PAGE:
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When People Avoid Saying My Son's Name After I Lost Him to Suicide

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There is a lot of power in the spoken word, in the sound of a name, and in the memories they invoke. The name Harry can mean anything: a prince, a wizard, a pop star, my friends’ dog, the name engraved on my son’s headstone. Harry; it’s just a name, a
handy way of gaining someone’s attention. Haz, Hazza, Harrykins, Harry… All just words.

So why does it sometimes become difficult for that word to be uttered into the endless space created after the death of one Harry? Why can the name drop like a rock and conversation become stymied, with furtive glances and uncomfortable squirming? Harry.

I have to acknowledge how very blessed I am to be surrounded by family and friends who love and support me, and let me pull the Harry word whenever I need to. Not everybody has this in the aftermath of suicide. Often, I’ve found, the bereaved are encouraged to move forward, to forget about all of that pain, to focus on themselves, and not to involve those who are nearest and dearest in the pain that name invokes.

I have been told people sometimes choose not use the “H word” in a misguided attempt to save me from further pain. They don’t want to use the word, because they believe that will remind me of who Harry was (is) to me, which in turn will cause me pain. I wish I could make them see the pain is already there, will always be there — because my boy died in my arms three years ago. He’s gone; I have to accept that, to believe it, to convince myself it really happened, so I can just keep plodding forwards. Because Harry died, and I continued to live.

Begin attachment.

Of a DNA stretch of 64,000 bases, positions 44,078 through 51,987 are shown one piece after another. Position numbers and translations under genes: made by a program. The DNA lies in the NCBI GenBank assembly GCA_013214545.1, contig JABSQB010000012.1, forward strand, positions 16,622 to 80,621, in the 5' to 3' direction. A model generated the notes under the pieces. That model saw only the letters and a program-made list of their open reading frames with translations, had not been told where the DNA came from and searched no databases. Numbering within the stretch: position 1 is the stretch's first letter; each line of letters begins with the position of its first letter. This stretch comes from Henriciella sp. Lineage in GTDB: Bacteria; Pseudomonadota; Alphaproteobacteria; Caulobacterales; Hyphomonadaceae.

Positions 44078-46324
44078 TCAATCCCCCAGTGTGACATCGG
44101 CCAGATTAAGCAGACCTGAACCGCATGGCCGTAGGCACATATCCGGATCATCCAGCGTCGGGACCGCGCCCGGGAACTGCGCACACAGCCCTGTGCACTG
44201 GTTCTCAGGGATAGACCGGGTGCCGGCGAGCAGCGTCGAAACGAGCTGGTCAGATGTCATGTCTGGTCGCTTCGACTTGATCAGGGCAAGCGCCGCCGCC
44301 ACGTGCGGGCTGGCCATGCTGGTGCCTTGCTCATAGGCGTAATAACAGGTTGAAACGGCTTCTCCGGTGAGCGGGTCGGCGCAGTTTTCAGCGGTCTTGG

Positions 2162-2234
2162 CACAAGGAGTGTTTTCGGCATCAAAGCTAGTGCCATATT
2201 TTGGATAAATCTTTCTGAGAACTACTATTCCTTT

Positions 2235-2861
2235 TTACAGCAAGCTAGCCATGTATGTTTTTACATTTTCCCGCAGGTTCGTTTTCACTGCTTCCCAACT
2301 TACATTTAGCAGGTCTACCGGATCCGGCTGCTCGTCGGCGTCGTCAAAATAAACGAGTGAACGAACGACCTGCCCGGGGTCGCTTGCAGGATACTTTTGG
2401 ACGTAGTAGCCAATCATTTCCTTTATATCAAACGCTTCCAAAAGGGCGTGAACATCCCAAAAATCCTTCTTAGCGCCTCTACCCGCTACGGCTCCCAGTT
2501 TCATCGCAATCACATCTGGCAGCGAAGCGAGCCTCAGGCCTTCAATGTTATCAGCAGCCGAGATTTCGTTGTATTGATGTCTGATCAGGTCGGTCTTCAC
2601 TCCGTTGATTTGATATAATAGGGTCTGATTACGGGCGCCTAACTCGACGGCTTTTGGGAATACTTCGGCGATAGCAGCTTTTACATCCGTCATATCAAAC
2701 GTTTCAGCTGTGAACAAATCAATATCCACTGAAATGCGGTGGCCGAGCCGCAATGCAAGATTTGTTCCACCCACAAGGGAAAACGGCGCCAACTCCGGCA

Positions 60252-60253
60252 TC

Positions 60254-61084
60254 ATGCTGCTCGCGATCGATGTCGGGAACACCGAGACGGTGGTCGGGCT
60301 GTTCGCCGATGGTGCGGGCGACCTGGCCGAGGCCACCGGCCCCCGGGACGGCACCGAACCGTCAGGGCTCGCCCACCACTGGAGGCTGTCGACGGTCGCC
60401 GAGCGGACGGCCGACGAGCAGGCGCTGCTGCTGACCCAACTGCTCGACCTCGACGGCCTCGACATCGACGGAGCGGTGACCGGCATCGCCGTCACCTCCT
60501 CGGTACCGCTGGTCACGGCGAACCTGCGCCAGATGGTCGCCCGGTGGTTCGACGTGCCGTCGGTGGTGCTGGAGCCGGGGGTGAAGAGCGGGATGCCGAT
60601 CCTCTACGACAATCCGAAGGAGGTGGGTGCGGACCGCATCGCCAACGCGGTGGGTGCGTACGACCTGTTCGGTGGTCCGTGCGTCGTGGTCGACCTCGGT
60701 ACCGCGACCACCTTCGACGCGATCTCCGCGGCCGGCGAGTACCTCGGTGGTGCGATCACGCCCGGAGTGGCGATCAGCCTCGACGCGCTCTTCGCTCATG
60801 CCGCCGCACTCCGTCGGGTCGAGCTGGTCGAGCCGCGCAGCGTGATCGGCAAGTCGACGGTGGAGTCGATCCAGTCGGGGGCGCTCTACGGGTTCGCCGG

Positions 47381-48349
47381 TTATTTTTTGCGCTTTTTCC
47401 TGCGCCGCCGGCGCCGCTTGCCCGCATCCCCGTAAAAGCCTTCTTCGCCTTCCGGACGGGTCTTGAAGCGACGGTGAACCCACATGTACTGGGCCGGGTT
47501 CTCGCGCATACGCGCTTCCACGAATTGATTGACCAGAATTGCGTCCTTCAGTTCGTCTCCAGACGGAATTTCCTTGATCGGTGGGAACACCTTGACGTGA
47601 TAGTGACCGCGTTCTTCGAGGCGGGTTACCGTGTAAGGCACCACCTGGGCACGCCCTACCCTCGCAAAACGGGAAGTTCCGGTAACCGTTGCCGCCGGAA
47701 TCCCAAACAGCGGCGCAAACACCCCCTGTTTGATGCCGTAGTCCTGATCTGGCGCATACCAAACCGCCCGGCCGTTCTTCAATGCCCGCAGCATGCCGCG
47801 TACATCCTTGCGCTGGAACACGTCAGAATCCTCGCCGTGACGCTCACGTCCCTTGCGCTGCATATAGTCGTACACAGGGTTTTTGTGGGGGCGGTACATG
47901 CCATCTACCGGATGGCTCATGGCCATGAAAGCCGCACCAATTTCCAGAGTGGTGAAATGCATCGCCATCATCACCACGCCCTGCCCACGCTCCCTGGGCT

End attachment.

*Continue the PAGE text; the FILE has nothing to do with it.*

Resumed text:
So use the name, then. Say the word. Bless the brokenhearted with an unguarded memory. I am a grief-stricken mother; that does not change. I will always love my boy; that doesn’t change either. Use the name; it isn’t spoken often enough. I lost my son; don’t try to take away the memories I cherish of him as well. Help me to water those, to let the wonderfulness that is encapsulated in the word “Harry” bloom all around me. Remind me that love never dies, that the silence that compresses in on me sometimes can be banished in a single breath: Harry.

Image via Contributor.

If you or someone you know needs help, visit our suicide prevention resources page.

If you need support right now, call the Suicide Prevention Lifeline at 1-800-273-8255 or text “START” to 741-741.

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Originally published: January 4, 2017
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